Voice of Truth? Numbers 22:27-29

       A fortune cookie… its tangible, its edible (that’s not to say it tastes good,) and most importantly, its easy! We like easy, and love knowing that if the fortune inside the cookie is undesirable, we can simply reach for another.

       Just the other day, after a scrumptious though not so healthy meal at the local China Buffet a while back (the sad American version of a quality oriental dining,) I cracked open the fried dough shell that incased my destiny with great anticipation only to read, “Chinese food will make you sick.” You know, somewhere there is a sad little man who spends his days sitting at a computer printing off witty remarks, predictions, and proverbs such as that; and he is likely still giggling uncontrollably at his own cleverness.

       There is some good advice to be had from the philosophical ponderings of minds like Confucius. For example, one-cookie advocates that we “not play leap frog with a unicorn,” while another declares, “He who eats too many prunes sits on toilet many moons.” Ever notice that most cookies don’t even tell fortunes, but that’s okay when uplifting messages such as “You are the crunchy noodle in the salad of life,” are awaiting inside to brighten up your day.

       godcookie  So the question of the day would be, “can God speak through a cookie?” After all, we are on a constant quest to find the true voice of God in our lives, but often confused as to where we go to find it?


      How about the Bible? That seems logical enough with verses such as 2nd Timothy defining scripture as “breathed by God,” then further claiming it “profitable for teaching, for reproof, for correction, and for training in righteousness.” How about Church? Well, you showed up here on a Sunday morning, so I’d hope so! However, with all the different churches, pastors, and the plethora of different Bible translations to meander through, how can it ALL be the word of God when using so many different words? Furthermore, what happens as we move away from the traditional? Can a friend speak God’s word? What about a nature walk, a movie, the aforementioned a cookie or even crystal ball as a means to reveal God’s truth?

       Short answer, God has the ability to speak to us in an infinite many ways (it kinda goes along with being “all-knowing, all-powerful, and omnipotent”) and throughout the scriptures we see this statement periodically put into practice. God speaks to the prophets through dreams and visions, a burning bush provides God’s voice to Moses in Exodus 3, and my personal favorite, God’s speaking through an ass in the book of Numbers (note a donkey, not a rear end.)

carrey buttThat word ambiguity makes me think about the classic scene in Ace Ventura Pet Detective when Jim Carey bends over and starts speaking out of his rear side. Until that movie no actor would have ever thought to talk out there bum; until exodus, no man would have listened to a flaming bush; and until Numbers 22, few sane individuals would lend an ear to their donkey. So, as I read that passage, ponder what outlandish or unpredictable medians God has spoken through in your life.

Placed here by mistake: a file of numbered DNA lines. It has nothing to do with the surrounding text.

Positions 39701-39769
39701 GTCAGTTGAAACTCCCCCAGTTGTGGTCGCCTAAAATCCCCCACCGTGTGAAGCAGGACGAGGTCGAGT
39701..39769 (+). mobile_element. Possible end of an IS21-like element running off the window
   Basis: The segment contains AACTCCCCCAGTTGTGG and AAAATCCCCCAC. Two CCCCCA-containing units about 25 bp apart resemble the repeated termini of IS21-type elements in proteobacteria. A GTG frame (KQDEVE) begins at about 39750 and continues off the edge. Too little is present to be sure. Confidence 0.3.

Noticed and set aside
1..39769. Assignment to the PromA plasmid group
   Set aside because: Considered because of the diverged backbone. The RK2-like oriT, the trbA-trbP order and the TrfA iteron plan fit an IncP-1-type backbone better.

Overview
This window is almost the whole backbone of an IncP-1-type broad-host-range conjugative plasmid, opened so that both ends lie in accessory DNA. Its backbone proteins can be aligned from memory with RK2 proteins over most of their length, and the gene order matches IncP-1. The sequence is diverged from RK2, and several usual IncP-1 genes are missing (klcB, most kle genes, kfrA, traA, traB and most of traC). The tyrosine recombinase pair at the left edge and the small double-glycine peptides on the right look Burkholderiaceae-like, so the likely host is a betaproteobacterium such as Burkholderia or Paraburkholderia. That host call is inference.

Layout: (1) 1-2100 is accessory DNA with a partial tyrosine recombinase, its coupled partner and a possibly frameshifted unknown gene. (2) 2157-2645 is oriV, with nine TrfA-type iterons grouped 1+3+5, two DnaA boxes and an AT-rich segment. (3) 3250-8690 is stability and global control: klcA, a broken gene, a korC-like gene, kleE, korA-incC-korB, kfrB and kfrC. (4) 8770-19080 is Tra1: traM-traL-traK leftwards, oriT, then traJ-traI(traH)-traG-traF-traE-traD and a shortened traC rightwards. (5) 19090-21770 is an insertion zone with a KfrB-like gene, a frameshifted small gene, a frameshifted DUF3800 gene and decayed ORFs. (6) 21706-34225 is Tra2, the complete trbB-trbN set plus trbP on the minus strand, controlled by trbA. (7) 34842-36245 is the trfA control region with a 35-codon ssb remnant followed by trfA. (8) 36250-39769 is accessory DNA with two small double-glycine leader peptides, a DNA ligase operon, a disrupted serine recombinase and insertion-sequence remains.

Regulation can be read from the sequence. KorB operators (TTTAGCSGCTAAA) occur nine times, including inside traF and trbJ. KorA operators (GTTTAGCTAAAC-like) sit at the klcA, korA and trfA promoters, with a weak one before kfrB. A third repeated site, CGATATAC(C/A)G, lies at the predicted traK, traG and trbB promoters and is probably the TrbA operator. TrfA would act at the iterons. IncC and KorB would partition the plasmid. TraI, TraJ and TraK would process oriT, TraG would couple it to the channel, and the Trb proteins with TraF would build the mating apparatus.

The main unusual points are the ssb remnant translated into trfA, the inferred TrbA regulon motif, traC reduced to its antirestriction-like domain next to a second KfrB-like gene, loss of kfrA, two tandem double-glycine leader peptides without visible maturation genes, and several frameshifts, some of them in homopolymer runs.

Numb. 22:27-29 “When the donkey saw the angel of the LORD, she lay down under Balaam; so Balaam was angry and struck the donkey with his stick. And the LORD opened the mouth of the donkey, and she said to Balaam, “What have I done to you, that you have struck me these three times?”  Then Balaam said to the donkey, “Because you have made a mockery of me! If there had been a sword in my hand, I would have killed you by now.”

       Scripture, as earlier stated, is one option when seeking the word of God; after all, that’s kind of how we define scripture. So with that in mind, scripture should unite us as Christian’s right? Last week we looked into the Reformation, a 16th century movement in Christianity fueled by Martin Luther, that bred what we know to as the Protestant Church. Interestingly, conflicting views of scripture were a main reason why what started as one unified Protestant Church has since divided into many individual denominations (Baptist, Presbyterian, Lutheran, Methodist, and a couple thousand others.) Though there were varying discrepancies fueling each split, much of the divergence can be traced back to conflicting understandings of two words; “inerrancy” and “infallibility.”

       While attempting brevity, lets try to get a grasp on those two words. The more conservative churches, in describing Scripture, would use the word “inerrant,” simply meaning, “free of err,” when speaking of the Bible. This means that there are no errors; not just in God’s word, but in the written TRANSMISSION of God’s word. Thus all stories are 100% true in a literal sense.

       A while back several groups recognized that there were a variety of translations, and started to question how each could be 100 percent God’s word, while using different words. These questions initiated a shift in the more progressive churches from the idea of “inerrancy” to “infallibility,” the understanding that it is not the words that are perfect (or without err,) but the message that they speak. In other words, the inspiration of God is not tied to the literality of the text, but in recognizing that the Bible is transmitted through human hands, one can see that the real truth lies in the unique message God speaks through the passage to the reader (seeker.)